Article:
The secret nature of the library allows for some nice plot hooks: one involves thieves entering the library through a book, another about keeping the “God King” from finding and taking powerful books from the library that he needs. A strange one implies that there are several heads that the library keeps (one of them being the head of the founder, Ethos) and they are calling for the party. Characters include the head of Ethos, the master librarian, the divine tyrant, and the typical scholar.

What Do I Think?

I appreciate the self-contained nature of this module; it would be easy to drop this into a city, town, a mountain, or anywhere that might be good for a group of secretive scholars to go unnoticed. The plot hooks are great, you’ve got anything from assassinating a powerful ruler to trying to help the librarians steal back books from other places. There are several hooks dealing with the acquisition or defense of books, and others where the librarians themselves may be in grave danger. The production suffers from a few grammatical errors here and there, including one spelling error, but nothing that distracts from the reading. As with the other Toys for the Sandbox modules, this can be as narrow or as expansive as the GM desires. I would suggest it for basing at least an entire session around, because the plot hooks tend to be somewhat involved. Spend one dollar, get some nice adventure seeds and ideas.

Rating:
[4 of 5 Stars!]
Toys for the Sandbox 05: Secret Library
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Toys for the Sandbox 06: Cursed Catacombs
by Alexander L. [Featured Reviewer] Date Added: 03/01/2012 08:08:24
Originally printed at: http://diehardgamefan.com/2012/03/01/tabletop-review-toys-fo-
r-the-sandbox-the-cursed-catacombs/

Booklet #6 in the Toys for the Sandbox series is The Cursed Catacombs, a short supplement for adventuring underneath an abandoned monastery. As with the others in this series, it is system-independent, able to be dropped into any game.

Overview

The seven page booklet consists of a title page, a well-labeled map, a page of general setting information, two pages of plot hooks, one and a half pages of characters, and a half-page consisting of two tables: one for random rumors to be heard and one for random encounters. There is also a small map of an island.

The basic story goes like this: the priests of a remote island monastery had rooms in the catacombs where ancient and/or holy artifacts were kept. Something awoke the power of an evil artifact being held there, and since then the catacombs have been dangerous and the reliquary where the object was stored is filled with a mysterious dark force. It is up to the GM to decide what happened and possibly use one of the several plot hooks to determine what is going on and how to stop it. There are interesting options here, ranging from a secret subterranean race to a Lovecraftian pupa that feeds on human consciousness. The hooks are organized under a specific angle like: “a recent earthquake has unsealed the reliquary at the bottom of the catacombs”, each angle giving three different twists related to that particular idea.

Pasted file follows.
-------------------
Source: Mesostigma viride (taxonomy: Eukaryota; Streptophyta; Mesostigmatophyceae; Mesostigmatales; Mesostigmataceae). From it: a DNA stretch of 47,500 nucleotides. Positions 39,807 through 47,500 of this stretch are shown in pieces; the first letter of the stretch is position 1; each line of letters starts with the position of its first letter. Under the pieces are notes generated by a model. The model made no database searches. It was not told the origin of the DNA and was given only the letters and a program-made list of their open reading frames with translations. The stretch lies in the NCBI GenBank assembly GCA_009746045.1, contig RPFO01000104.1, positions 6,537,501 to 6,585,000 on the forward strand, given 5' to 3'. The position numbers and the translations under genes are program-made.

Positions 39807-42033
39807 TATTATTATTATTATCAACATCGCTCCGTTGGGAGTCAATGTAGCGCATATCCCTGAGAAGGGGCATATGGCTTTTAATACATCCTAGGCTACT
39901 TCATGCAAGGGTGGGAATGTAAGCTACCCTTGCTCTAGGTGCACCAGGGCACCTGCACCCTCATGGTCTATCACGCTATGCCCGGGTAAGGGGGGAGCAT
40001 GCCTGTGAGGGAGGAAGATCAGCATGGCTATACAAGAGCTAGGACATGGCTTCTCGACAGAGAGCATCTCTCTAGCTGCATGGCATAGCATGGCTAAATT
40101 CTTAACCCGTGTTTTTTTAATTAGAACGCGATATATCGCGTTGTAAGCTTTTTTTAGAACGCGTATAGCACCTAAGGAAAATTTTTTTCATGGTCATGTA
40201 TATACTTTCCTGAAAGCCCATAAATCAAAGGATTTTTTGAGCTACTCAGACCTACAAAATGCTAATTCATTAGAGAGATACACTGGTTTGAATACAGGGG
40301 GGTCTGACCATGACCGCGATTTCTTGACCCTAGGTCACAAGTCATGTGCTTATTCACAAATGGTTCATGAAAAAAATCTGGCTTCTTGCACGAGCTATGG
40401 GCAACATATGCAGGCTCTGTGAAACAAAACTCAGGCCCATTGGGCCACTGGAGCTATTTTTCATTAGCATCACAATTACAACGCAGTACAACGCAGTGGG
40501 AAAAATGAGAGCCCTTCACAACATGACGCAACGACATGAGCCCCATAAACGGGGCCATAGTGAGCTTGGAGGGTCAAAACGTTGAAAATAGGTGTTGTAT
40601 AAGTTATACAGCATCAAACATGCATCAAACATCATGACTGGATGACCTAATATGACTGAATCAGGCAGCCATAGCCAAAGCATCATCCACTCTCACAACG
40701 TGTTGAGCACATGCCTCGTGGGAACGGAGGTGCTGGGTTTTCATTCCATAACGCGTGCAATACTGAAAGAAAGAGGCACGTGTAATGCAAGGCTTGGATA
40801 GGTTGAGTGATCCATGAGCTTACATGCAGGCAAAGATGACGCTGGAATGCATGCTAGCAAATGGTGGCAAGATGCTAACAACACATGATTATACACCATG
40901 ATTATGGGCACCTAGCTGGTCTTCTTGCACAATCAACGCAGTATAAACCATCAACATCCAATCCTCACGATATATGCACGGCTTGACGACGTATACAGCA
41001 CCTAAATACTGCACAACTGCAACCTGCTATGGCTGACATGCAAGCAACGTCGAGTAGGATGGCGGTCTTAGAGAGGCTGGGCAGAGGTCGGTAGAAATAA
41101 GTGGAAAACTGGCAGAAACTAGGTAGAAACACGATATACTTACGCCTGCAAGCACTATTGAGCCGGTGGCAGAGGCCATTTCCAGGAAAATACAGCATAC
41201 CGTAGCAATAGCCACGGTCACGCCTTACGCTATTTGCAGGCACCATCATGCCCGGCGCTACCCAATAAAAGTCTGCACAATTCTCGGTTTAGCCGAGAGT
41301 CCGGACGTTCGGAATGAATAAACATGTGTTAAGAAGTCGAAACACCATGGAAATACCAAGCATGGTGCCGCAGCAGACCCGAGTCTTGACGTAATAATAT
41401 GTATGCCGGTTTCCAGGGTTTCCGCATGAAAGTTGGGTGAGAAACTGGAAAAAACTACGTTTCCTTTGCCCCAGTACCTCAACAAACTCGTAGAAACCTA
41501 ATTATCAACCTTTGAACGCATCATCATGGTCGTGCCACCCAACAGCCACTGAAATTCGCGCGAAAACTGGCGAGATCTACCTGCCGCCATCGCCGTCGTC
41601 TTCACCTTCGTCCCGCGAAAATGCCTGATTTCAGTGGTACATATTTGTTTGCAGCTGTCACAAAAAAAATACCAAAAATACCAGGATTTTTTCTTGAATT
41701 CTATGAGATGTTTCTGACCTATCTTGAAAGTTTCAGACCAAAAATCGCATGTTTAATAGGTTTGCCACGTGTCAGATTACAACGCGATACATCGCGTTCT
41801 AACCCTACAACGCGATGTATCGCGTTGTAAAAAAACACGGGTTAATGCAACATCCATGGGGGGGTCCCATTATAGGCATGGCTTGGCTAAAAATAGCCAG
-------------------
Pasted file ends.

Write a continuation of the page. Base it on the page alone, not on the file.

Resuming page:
What Do I Think?

As with the other Toys for the Sandbox modules, this one is good for dropping into any campaign, or even a session that needs a little extra flavor. The writing itself could use a little work in terms of flow and clarity, but the ideas are there and they are good for the most part. I could have used a little more clarity, for instance, on the fact that the monastery is on an island that connects via tunnel to the mainland. It mentions the island partway through the setting information, but nothing else about it (aside from a small map). There are also references to orcs (spelled “Orks” in the material) that are not really expanded upon except that they are involved in some of the plot hooks.

I found the map to be helpful and having plenty of information, except it is hard to tell exactly how the various catacomb levels are all supposed to connect. This would be easy for a GM to simply ignore or make up himself, since the practice of creating dungeons is age-old. I’m certain just about any small- or medium-size map from another RPG module could be used without any problems. As with the other Toys for the Sandbox items, the most useful thing here are the plot ideas. The characters are interesting in this one as well, but the plot hooks are really where I find value in this supplement.

It’s up to the GM to decide how to use The Cursed Catacombs: whether as a side-note for flavor or for the main focus of a session. I think any GM would be pressed to use the supplement for more than one session of material, unless they just decided to focus a campaign on the monastery or some facet of the evil presence. As is, there is enough here for a party to explore and the GM to riff off of for a while, especially if they play up the mysteries that can come with an abandoned monastery.

Rating:
[5 of 5 Stars!]
Toys for the Sandbox 06: Cursed Catacombs
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Toys for the Sandbox 07: Coachman's Inn
by Alexander L. [Featured Reviewer] Date Added: 02/27/2012 08:04:36
Originally posted at: http://diehardgamefan.com/2012/02/27/tabletop-review-toys-fo-
r-the-sandbox-the-coachmans-inn/

From the title page: “A coach from the North arrives at The Coachman’s Inn at Grillina crossroads. The inn is a nefarious place known for politics and deal making [sic] even less savory”; thus opens this small nugget of role-playing source material from Occult Moon Games, who has released a series of such booklets (in PDF form) to date. This particular one is presented with a nice green background, but I would prefer if it were simply a blank background to make printing it a little cleaner.